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ADC Gets First Platinum LEED Cert. for Data Center Facility

ADC is creating what will be the we use it info levitra first Platinum LEED-certified data center hosting facility. They’re able to get this high rating by piping outdoor air inside to generic levitra effective cool the datacenters, rather than relying only on air conditioners, taking the load off the AC for 75% of the year. It’ll make it 25-30% more energy efficient, which clearly impresses LEED certifiers.

Because ADC’s billing structure has customers paying a portion of the power bill, customers have a nudge in the side to reduce their energy use as much as possible. Data centers are a known culprit for high energy use, and many companies are looking into creating more efficient servers and ways to make existing data centers more efficient. Additionally, the planning for the building includes options for customers to use water to cool their equipment, on-site power generation through fuel cells, and direct-current wiring to lower electricity use.

And they’re throwing in the now old-hat environmentally friendly building elements like capturing rainwater for landscaping and toilets, non-volatile paints, and reflective materials to reduce heat absorption during the buy ultram online no prescription canada day. The building is under construction and will open early next year.

Via cnet, photo via josjos


Dockside Green Gets World’s Highest LEED Score

Everything from the WTC to stadiums are scrambling for LEED certification these days, clambering to cialis medication ride the green trend in building and show how eco-friendly they are. But one luxury housing community has taken the trophy, gaining the highest LEED score in the world after building the community to Platinum LEED standards. Racking up 63 out of 70 possible points, the community beat out Wisconsin's Aldo Leopold Legacy Center, which once held the top score of 61. (Bank of America, are you sweating?)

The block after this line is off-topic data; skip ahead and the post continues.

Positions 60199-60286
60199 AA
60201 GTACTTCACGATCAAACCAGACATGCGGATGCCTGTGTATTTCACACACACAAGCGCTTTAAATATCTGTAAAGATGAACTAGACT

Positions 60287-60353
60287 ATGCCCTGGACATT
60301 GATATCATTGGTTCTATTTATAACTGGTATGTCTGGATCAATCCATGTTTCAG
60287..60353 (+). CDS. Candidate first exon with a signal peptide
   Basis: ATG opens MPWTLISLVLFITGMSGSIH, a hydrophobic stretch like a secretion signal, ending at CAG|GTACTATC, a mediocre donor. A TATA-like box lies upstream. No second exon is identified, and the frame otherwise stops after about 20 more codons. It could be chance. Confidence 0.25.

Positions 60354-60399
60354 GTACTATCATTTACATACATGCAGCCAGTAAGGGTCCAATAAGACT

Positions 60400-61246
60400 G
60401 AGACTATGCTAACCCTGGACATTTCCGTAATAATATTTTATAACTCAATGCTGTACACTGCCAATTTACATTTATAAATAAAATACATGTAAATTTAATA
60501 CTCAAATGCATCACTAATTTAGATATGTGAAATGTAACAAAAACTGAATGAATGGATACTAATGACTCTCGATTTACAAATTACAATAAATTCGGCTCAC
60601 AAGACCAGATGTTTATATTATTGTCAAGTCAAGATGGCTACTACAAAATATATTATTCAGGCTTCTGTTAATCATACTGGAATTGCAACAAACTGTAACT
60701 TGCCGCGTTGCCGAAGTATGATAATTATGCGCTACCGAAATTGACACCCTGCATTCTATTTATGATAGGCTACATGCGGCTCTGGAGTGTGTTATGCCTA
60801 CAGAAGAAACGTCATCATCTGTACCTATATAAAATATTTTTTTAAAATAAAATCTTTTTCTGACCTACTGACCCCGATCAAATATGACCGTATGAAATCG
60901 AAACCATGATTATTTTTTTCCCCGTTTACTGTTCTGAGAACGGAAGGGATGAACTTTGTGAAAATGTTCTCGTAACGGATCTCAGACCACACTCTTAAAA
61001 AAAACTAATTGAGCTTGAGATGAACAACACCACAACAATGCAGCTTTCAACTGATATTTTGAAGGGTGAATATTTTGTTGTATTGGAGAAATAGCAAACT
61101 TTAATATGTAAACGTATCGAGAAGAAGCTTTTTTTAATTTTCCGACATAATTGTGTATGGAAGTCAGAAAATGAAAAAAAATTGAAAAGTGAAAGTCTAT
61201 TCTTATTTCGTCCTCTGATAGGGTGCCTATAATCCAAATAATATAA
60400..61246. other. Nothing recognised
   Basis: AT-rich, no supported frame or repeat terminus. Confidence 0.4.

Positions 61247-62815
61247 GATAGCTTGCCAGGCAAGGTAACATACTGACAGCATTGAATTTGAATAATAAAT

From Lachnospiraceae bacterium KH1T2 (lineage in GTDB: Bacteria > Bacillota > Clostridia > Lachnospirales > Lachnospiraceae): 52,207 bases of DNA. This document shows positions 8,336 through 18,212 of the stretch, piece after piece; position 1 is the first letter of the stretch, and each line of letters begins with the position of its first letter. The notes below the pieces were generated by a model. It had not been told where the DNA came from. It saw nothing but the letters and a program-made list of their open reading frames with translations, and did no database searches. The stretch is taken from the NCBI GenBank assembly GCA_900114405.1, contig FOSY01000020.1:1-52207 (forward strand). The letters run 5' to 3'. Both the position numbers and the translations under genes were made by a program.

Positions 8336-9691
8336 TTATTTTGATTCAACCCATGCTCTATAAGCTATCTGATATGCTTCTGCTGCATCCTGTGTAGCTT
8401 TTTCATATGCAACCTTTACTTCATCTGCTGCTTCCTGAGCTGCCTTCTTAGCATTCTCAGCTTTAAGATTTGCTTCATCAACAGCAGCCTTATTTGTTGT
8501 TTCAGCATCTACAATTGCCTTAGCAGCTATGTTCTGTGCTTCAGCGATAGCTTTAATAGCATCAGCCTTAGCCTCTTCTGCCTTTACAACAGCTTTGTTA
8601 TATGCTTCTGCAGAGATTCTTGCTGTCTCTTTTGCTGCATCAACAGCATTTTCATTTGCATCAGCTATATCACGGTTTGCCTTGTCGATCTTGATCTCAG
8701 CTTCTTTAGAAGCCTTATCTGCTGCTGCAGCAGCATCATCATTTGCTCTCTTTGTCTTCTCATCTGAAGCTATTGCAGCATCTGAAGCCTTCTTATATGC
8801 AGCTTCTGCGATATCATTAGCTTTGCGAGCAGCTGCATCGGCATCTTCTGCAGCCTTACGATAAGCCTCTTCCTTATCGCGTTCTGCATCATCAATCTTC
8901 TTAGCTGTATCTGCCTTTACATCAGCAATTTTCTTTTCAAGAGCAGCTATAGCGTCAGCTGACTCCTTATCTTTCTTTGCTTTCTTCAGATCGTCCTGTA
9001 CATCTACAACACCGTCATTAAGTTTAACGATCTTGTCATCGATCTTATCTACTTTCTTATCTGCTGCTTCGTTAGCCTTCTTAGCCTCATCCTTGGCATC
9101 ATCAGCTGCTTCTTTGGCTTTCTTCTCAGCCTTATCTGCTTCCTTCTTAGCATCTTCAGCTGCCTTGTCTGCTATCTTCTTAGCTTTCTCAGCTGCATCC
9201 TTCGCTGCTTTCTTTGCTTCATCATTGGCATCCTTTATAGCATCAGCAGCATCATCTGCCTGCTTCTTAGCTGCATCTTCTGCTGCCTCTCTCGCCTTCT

Dockside Green in Victoria, Canada is turning some envious heads in the green building industry with its two condo buildings, townhomes and commercial space. Highlights include on-site sewage treatment and water re-use, store water-capture systems via green roofs, cisterns, bio-swales and bio-filtration that channel the sample cialis water into a stream flowing through the community. So pastoral.

The community’s energy systems makes them greenhouse gas-neutral and follow link levitra headaches also could allow it to be a net energy provider through its biomass gasification plant. The plant converts local wood waste into clean burning gas for heat and hot water. When tenants need to get around, they can use the Smart Car co-op. And of course the community houses Energy Star appliances and efficiency features like heat recovery ventilation units, Low E double glazed windows, and exterior blinds on lowest-price propecia costs us the sunny sides of the buildings.

The score alone proves that this building is more than a publicity stunt, but just in case some are skeptical, the development set themselves up for achieving their goal by setting a $1 million penalty for failure. If they didn’t hit their goal, they would have paid $1 million to the city to be used for triple-bottom-line projects. I’m sure the city will gain quite a bit more than $1 million through the completion of this project.